Mercado grew up in the neighborhood and was afraid to play in the street as a kid — but thanks to the open street, her 11- and 14-year-old children “can bike and walk around safely.”
Like others at the DOT presentation, she singled out the peacefulness of the open street during its hours of operation from 7 a.m. until 8 p.m. daily.
“We all see what a big change happens at 8 p.m. when it becomes a highway again — the loud music, the speeding cars, the noise,” she said. “It has been such a game-changer for this neighborhood to get rid of this thruway. It’s now a residential haven.”
The dictionary defines “paseo” as “a leisurely walk, especially in which young people may socialize with each other” — but there remain some members of the community board who were hardly in the mood to socialize with the DOT over its plan. Three members of the board — its chairman Frank Taylor, plus the co-chairs of the Transportation Committee, Ed Kiernan and Stephen Kulhanek — had sent the agency a letter on board stationery outlining what they presented as the board’s “concerns” about the open street, though the letter was not shared with members of the committee.
“As a member of the committee, I am extremely disappointed that our committee chairs and board chair sent a letter to the DOT without consulting with members of the transportation committee,” said Dawn Siff. “We didn’t even learn of the letter until a week after it was sent. Among other things, their letter excoriated the DOT for lack of transparency.”
In fact, the DOT has been painstakingly transparent during the two-plus-years-long process of making the emergency Covid-era open street into a permanent part of the neighborhood, which has among the least open space of any in the city. The agency has presented repeatedly to the community board, as well as to resident groups and groups.
In the end, the concerns raised by the three CB3 leaders were relatively minor and easy to solve. They included concerns about motorized scooters, some of which do indeed speed faster than the posted five-mile-per-hour speed limit; access for people with disabilities (the DOT says it has reminded Access-a-Ride drivers, for example, that they can drive on the open street); a lack of environmental review (an irony, given that residents say the air is cleaner now, thanks to the removal of cars for 13 hours a day); confusion over street vending rules; and concern about some programming locations.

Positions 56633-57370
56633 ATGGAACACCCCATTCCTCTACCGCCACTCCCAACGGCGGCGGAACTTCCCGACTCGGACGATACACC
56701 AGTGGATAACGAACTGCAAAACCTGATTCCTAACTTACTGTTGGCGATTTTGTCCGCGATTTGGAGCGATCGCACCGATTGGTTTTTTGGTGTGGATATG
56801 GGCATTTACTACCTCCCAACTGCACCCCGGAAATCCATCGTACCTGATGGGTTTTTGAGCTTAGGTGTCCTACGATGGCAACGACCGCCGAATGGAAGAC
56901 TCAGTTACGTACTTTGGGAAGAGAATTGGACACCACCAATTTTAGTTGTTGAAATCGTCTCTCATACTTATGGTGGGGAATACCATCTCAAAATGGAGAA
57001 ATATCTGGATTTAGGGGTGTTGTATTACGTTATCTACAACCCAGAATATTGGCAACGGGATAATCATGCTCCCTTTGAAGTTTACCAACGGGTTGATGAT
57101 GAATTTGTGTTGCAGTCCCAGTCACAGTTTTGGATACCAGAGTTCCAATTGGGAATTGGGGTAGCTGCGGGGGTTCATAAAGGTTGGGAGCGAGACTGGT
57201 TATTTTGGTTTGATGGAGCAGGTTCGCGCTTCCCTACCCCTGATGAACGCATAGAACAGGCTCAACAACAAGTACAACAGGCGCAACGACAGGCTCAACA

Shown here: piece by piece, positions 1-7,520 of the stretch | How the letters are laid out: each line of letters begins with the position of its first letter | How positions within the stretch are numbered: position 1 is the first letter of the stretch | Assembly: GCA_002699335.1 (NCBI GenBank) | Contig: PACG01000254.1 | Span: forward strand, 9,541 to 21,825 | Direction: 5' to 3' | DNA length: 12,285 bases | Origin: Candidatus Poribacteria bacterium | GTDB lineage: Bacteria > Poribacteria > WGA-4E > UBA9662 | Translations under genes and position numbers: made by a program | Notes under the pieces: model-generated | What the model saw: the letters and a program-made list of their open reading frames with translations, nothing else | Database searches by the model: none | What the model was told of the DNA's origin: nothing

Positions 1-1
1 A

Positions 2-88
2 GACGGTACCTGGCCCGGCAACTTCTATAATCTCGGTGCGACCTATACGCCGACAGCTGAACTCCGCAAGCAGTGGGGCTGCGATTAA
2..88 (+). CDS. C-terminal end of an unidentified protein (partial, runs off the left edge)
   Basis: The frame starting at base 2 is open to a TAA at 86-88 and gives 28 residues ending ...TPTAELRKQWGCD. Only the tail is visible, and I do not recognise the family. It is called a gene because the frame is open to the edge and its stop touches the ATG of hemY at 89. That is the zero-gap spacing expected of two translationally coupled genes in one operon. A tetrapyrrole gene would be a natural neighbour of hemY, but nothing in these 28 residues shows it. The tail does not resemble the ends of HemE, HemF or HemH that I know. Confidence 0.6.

DOT officials said they would continue to work with the board over these concerns. And they said the project does not need an environmental review because it falls under the agency’s right to manage the city’s roadways (though that position has been challenged in unsuccessful lawsuits in other neighborhoods, such as over the 14th Street busway or a “road diet” on Morris Park Avenue).
Kiernan declined to comment on his committee members’ anger over the secrecy around the letter. He did during the two-hour virtual meeting say he is generally supportive of the open street.
The writing was on the wall for the bolder “Paseo Park” plan with the election of Eric Adams, who had signed a petition in support of a full linear park as a candidate for mayor.
At long last after being brow-beaten for months, the DOT officials — Jason Barney, Jessica Cronstein and Weidenhof — showed off their plans with more pride and fuller conviction than they had previously, several people pointed out.
“The DOT team has worked tirelessly with the community stakeholders on this project and it shows in the visionary design they proposed,” said linear park supporter Donovan Finn. “I can only imagine it must be pretty gratifying to work on a project where they can know that they are doing truly groundbreaking design that will benefit thousands every day and set a new standard for how the city sees its public realm.”
Mercado sees that as evidence that the limited opposition is weakening further.
“I was watching the chat [during the meeting] and saw fewer negative comments than before,” she said. “I think people are getting comfortable with the plan. I remember when they closed 78th Street [north of 34th Avenue] to expand Travers Park. There was so much opposition — but now if you tried to take it away and give it back to cars, people would protest. This is going to be the same way.”
Implementation will begin in June, the agency said. In 2023, there will be “additional public space improvements” and proposals for major capital improvements.
How did we get here? All of our intense 34th Avenue coverage is archived here.